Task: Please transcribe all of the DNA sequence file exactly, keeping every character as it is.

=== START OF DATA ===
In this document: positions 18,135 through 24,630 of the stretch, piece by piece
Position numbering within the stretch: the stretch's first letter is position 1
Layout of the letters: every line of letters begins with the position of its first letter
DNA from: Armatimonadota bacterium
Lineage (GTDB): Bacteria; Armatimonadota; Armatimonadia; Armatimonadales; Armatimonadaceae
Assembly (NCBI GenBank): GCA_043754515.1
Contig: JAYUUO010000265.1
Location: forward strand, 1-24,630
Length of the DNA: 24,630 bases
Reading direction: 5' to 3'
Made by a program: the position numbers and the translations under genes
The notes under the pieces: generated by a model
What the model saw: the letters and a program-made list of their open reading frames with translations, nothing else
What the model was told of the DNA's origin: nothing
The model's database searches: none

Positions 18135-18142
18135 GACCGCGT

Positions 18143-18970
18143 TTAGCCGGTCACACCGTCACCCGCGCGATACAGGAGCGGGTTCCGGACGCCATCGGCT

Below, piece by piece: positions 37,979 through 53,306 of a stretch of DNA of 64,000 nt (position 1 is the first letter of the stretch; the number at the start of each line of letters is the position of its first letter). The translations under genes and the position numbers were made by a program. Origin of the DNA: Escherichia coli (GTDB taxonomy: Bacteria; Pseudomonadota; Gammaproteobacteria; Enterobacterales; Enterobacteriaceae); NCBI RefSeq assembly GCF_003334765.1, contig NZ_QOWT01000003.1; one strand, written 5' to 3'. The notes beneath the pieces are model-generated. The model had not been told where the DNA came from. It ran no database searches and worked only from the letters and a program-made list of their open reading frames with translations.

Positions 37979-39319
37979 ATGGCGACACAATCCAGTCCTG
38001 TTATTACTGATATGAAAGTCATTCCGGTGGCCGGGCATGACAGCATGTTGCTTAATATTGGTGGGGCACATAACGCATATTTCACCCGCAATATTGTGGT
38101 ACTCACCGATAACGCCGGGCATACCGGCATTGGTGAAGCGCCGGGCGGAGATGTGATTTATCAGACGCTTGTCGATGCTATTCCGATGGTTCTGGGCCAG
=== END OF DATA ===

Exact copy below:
In this document: positions 18,135 through 24,630 of the stretch, piece by piece
Position numbering within the stretch: the stretch's first letter is position 1
Layout of the letters: every line of letters begins with the position of its first letter
DNA from: Armatimonadota bacterium
Lineage (GTDB): Bacteria; Armatimonadota; Armatimonadia; Armatimonadales; Armatimonadaceae
Assembly (NCBI GenBank): GCA_043754515.1
Contig: JAYUUO010000265.1
Location: forward strand, 1-24,630
Length of the DNA: 24,630 bases
Reading direction: 5' to 3'
Made by a program: the position numbers and the translations under genes
The notes under the pieces: generated by a model
What the model saw: the letters and a program-made list of their open reading frames with translations, nothing else
What the model was told of the DNA's origin: nothing
The model's database searches: none

Positions 18135-18142
18135 GACCGCGT

Positions 18143-18970
18143 TTAGCCGGTCACACCGTCACCCGCGCGATACAGGAGCGGGTTCCGGACGCCATCGGCT

Below, piece by piece: positions 37,979 through 53,306 of a stretch of DNA of 64,000 nt (position 1 is the first letter of the stretch; the number at the start of each line of letters is the position of its first letter). The translations under genes and the position numbers were made by a program. Origin of the DNA: Escherichia coli (GTDB taxonomy: Bacteria; Pseudomonadota; Gammaproteobacteria; Enterobacterales; Enterobacteriaceae); NCBI RefSeq assembly GCF_003334765.1, contig NZ_QOWT01000003.1; one strand, written 5' to 3'. The notes beneath the pieces are model-generated. The model had not been told where the DNA came from. It ran no database searches and worked only from the letters and a program-made list of their open reading frames with translations.

Positions 37979-39319
37979 ATGGCGACACAATCCAGTCCTG
38001 TTATTACTGATATGAAAGTCATTCCGGTGGCCGGGCATGACAGCATGTTGCTTAATATTGGTGGGGCACATAACGCATATTTCACCCGCAATATTGTGGT
38101 ACTCACCGATAACGCCGGGCATACCGGCATTGGTGAAGCGCCGGGCGGAGATGTGATTTATCAGACGCTTGTCGATGCTATTCCGATGGTTCTGGGCCAG